Enter: White Claw

In 2019 we?ve seen an absolute explosion in interest around low and non-alcoholic beverages. From VC funding for canned water brand Liquid Death to the seemingly unstoppable hard seltzer White Claw, there is no doubt that this trend will continue.

My friend, Marc Rger, wrote an excellent piece that delves into this market expansion so I won?t get into too many details here. Consumers are trending to consuming low-alcohol or non-alcoholic beverages. The reasons for the trend are multiple. Some folks want to get in shape but still have drinks with friends. Some are just wanting to lead a healthier lifestyle in general in keeping with the wellness movement. Still others may just want to not feel ?out of control? in a world that feels increasingly out of control.

The poster child for the explosion in that market is the hard seltzer brand White Claw. In fact, the beverages are so popular that they are having inventory issues. Of all the problems a company can face that?s one of the better ones to have to tackle. So how did this happen? How did White Claw (who wasn?t the first hard seltzer out there) go from also-ran to first place in the market?

Enter Trevor Wallace

Earlier this year, comedian Trevor Williams made a funny video that, in reality, parodies someone who tries White Claw for the first time, then won?t shut up about it (heads up, contains NSFW language):

With almost 2.5 million views on YouTube, it is safe to say that the video took off. And in the video, you may have noticed he popped off with the phrase ?Ain?t no laws when you?re drinkin? Claws!? That line caught fire, causing an explosion of growth in White Claw sales.

Were you in charge of marketing at White Claw, you would have been thrilled, right? After all, you had what appeared to potentially be a negative situation (a video parodying your customers) actually turn into a viral growth channel for zero capital outlay.

Turns out, there are trademark laws when you?re drinkin? Claws.

Not long after his video went viral, Wallace advertised a t-shirt featuring the phrase ?Ain?t no laws when you?re drinkin? Claws.? And while the company was all too happy to ride the viral growth wave from the phrase, their lawyers saw this use as problematic.

The interesting reason is why. According to them, they need to protect their trademark, which is absolutely true as it sets precedent. Once one entity appropriates your trademark, others are likely to follow. Without this diligence, companies can find themselves in the same boat as Kleenex or Xerox where they became the generic for the category instead of brand.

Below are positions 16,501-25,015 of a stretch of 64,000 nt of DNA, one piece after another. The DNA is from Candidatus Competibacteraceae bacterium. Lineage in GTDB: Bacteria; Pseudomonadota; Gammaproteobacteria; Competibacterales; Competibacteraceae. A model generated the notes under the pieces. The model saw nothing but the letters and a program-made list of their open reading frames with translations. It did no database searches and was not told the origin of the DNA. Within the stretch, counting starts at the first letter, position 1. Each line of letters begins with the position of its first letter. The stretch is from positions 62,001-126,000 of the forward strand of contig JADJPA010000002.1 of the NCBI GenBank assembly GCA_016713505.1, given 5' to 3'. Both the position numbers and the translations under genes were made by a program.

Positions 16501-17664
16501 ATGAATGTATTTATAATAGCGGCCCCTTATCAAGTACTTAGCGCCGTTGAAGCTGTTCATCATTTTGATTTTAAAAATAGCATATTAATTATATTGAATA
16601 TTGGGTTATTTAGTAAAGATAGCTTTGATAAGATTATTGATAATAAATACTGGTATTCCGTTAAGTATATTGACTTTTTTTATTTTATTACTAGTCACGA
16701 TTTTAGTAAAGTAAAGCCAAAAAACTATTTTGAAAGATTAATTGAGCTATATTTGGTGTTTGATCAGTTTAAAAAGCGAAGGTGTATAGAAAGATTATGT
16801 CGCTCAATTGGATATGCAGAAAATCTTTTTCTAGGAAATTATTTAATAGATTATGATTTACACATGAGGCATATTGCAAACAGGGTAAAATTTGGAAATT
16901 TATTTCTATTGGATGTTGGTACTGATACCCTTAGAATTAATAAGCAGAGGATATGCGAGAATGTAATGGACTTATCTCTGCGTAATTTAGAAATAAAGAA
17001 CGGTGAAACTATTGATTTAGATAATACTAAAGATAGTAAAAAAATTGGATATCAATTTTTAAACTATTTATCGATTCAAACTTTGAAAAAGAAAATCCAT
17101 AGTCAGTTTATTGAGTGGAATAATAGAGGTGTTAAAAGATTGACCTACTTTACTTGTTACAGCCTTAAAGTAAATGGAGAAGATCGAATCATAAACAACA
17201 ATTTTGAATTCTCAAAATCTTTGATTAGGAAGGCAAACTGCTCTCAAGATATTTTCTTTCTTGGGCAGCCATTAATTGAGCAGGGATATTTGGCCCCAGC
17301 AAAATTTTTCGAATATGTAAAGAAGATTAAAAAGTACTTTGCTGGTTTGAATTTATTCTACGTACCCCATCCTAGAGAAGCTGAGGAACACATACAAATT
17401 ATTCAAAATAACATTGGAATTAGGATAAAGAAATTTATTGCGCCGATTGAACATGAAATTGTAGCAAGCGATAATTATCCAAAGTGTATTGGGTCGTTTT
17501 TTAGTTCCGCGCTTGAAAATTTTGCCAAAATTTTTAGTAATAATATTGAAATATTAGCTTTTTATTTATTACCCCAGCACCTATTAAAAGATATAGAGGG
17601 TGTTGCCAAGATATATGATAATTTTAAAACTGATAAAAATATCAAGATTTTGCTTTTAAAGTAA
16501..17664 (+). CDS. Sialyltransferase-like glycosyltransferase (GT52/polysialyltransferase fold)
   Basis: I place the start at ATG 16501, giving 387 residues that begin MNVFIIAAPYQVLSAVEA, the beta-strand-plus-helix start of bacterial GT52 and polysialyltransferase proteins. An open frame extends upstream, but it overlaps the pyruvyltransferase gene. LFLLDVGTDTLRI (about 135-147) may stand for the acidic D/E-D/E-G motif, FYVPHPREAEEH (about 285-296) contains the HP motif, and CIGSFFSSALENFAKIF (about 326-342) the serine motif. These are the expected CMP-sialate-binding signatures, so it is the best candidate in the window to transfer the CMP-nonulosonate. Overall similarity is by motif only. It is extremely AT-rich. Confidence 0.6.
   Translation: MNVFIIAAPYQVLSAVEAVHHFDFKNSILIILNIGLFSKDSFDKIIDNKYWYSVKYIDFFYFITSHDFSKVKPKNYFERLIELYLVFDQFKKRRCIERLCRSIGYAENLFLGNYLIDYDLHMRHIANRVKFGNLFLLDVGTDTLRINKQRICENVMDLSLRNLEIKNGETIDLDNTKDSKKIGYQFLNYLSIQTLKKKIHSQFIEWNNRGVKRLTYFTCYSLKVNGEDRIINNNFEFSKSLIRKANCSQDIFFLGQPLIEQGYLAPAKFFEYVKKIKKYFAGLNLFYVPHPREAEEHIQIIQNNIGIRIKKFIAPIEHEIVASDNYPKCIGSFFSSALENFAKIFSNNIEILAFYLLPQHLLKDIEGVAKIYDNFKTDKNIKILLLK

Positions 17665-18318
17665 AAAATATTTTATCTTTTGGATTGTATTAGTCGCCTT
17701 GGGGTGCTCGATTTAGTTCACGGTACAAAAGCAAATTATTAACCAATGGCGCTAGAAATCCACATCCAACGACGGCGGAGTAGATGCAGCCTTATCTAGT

So they asked him to stop production on the shirt immediately. It?s not clear if they asked and he didn?t, or if they fired off a cease-and-desist letter to compel him to do so. Either way that seems extraordinarily short-sighted.

?D?oh!? White Claw

Even though his intent was to mock first-time White Claw drinkers, Wallace was set to go all-in on supporting the brand. This guy coined the now-famous phrase which caused the brand?s popularity to absolutely explode. Why would you look that gift horse in the mouth? While White Claw?s legal team was correct to worry about trademark issues, the company should have tried every conceivable way to work with him. Be that by setting up a licensing agreement, brand ambassador agreement, or something other than a cease-and-desist. They could have continued a ?win-win? relationship, rather than pursue the ?I win? relationship.

They effectively killed the momentum. And made it possible for another brand to swoop in and get the comedian to rep for them.

Everyone wins and no one wins

Similar to how the potential of craft beer caught big beer producers off-guard, it seems that so too did the hard seltzer market potential. So amidst the schism between Wallace and White Claw, in walks Natural Light. Traditionally an inexpensive, lower-calorie beer brand owned by AB InBev, they too are now offering a low-alcohol seltzer. And they made a deal with Wallace almost immediately. Even flying him into a press event via helicopter on a boat off Catalina Island in California.

Many are praising him for ?chasing the money? and I don?t blame him either. It?s a smart move. But on one hand, it?s not a given that everyone who follows Wallace will switch from White Claw to Natural Light Cantina Lime Hard Seltzer (not just because it?s one flavor either) thus it isn?t guaranteed that it will pay out for Natural Light. On the other hand, it isn?t clear how much brand loyalty White Claw can expect. Especially given that their product is not on shelved due to the current popularity

The Takeaway

When it comes to brand and trademarks there are clear examples of when a company absolutely should think ?cease-and-desist.? You have to protect your trademark. But taking an absolutist approach to every potential violation can negatively impact your brand and potential for increased business, not to mention open the door for a competitor. Brands need to look for potential collaborations so they can turn potentially negative situations into win-win growth opportunities. Oh, and all of this hasn?t stopped others from making the same shirt, so?yeah.

Thanks to Marc Rger for the editorial assist.

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